-- Tona Kunz

Photo of the Day

DZero teams defy gravity

DZero collaborators celebrate the final day of thei week-long meeting with a volleyball tournament on Sept. 27. This year was the 13th DZero International 2-on-2 Sand Volleyball Tournament. The winners (for the third time in a row) were Len Cristofek and Miroslav Kopal.

In the News

Physics Nobel goes to German, Frenchman

Chicago Tribune, Oct. 9, 2007

STOCKHOLM, Sweden - Two European scientists won the 2007 Nobel Prize in physics on Tuesday for a discovery that lets computers, iPods and other digital devices store reams of data on ever-shrinking hard disks.

France's Albert Fert and German Peter Gruenberg independently discovered a physical effect in 1988 has led to sensitive tools for reading the information stored on hard disks. That sensitivity lets the electronics industry use smaller and smaller disks.

"The MP3 and iPod industry would not have existed without this discovery," Borje Johansson, a member of the Royal Swedish Academy of Sciences told The Associated Press. "You would not have an iPod without this effect."

The two scientists discovered a phenomenon called giant magnetoresistance. In this effect, very weak changes in magnetism generate larger changes in electrical resistance. This is how information stored magnetically on a hard disk can be converted to electrical signals that the computer reads.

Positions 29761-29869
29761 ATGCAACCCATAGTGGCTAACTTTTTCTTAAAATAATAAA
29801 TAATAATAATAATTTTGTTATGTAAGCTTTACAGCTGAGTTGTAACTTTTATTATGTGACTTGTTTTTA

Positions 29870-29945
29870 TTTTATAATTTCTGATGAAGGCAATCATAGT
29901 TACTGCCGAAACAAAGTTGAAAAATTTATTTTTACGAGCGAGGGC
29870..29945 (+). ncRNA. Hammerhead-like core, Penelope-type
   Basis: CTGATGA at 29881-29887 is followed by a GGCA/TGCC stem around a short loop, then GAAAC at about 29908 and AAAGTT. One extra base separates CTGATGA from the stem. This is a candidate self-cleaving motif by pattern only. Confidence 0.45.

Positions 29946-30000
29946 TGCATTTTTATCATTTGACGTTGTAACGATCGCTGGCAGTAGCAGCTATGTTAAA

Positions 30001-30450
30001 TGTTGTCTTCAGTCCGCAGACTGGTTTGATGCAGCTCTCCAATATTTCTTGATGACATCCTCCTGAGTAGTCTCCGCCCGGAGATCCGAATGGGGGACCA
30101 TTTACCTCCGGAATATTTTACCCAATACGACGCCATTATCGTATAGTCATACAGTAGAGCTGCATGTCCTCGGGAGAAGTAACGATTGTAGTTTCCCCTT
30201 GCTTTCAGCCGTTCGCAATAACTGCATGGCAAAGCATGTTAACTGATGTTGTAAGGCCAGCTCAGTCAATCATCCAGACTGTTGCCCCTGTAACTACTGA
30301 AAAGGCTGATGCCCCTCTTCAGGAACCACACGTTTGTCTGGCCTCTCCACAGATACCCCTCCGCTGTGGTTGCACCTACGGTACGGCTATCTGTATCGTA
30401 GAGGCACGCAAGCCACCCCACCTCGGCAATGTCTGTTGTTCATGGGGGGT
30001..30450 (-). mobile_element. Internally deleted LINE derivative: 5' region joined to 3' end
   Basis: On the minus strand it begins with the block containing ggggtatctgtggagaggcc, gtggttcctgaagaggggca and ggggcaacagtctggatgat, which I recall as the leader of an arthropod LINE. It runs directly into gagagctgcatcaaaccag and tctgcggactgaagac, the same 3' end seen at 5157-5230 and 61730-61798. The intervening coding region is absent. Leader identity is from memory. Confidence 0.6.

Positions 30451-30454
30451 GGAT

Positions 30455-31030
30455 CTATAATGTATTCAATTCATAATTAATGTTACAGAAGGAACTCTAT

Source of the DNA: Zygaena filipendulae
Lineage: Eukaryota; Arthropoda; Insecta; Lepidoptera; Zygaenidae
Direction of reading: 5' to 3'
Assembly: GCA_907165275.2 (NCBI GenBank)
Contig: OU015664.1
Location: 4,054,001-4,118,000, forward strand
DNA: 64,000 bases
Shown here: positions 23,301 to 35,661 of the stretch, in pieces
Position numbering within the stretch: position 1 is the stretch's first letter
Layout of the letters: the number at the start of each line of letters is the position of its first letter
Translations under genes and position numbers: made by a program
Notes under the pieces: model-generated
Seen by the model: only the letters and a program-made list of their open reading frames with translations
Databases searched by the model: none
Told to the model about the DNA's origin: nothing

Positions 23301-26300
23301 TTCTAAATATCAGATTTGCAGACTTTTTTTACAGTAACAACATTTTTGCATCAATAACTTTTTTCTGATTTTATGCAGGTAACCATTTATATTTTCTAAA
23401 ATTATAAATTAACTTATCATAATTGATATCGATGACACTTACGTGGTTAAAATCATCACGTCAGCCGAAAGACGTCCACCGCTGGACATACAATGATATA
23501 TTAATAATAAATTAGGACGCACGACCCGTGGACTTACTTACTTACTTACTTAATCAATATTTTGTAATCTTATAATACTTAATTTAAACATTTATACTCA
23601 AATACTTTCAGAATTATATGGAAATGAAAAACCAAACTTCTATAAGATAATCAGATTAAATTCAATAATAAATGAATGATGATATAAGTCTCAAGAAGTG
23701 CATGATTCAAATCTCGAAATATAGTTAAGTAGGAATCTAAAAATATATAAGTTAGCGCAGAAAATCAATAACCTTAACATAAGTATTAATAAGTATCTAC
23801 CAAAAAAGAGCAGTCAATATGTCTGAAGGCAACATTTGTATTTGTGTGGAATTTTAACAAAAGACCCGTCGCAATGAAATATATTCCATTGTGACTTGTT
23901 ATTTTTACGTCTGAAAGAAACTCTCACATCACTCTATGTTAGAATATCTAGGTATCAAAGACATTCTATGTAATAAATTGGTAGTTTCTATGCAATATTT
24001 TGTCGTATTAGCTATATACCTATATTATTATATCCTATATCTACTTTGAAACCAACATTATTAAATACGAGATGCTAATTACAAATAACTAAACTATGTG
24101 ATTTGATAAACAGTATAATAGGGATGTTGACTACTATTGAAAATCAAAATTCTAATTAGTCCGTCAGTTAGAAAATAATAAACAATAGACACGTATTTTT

Read More

Director's Corner

Kicking the tires

Pier Oddone
Pier Oddone

We have just completed two arduous weeks of reviews and meetings. A little more than a week ago we had the DOE Annual Program Review that brings program managers and consultants from the field to review and critique the scientific programs of the laboratory. The review takes three days, with plenary and parallel sessions to allow the committee to analyze the programs in depth. Overlapping with this review, we had a two-day meeting of the Particle Physics Project Prioritization Panel. Although not formally a review of Fermilab, P5 did in fact review the Tevatron experiments in relation to the proposal to run in 2010 and for the first time heard a discussion of the roadmap recommended by the Steering Group.

Last week the FRA board met at Fermilab for two days. The board, chaired by Bob Zimmer, University of Chicago president, includes a diverse group of scientists, corporate managers and policy makers. It has seven subcommittees that oversee the laboratory in its many aspects. These subcommittees conduct parallel sessions the day before the full board meeting. We discussed the main issues confronting the laboratory and the actions that we are taking to address them. The full board also heard reports of the Administrative and Physics Visiting Committees, the report of the Root Cause Analysis Team on the LHC triplet failure and the report of the Steering Group on the proposed roadmap for the accelerator-based part of our field. The board is an invaluable group not only with respect to overseeing the laboratory but also in helping the laboratory with advice on the many issues we confront.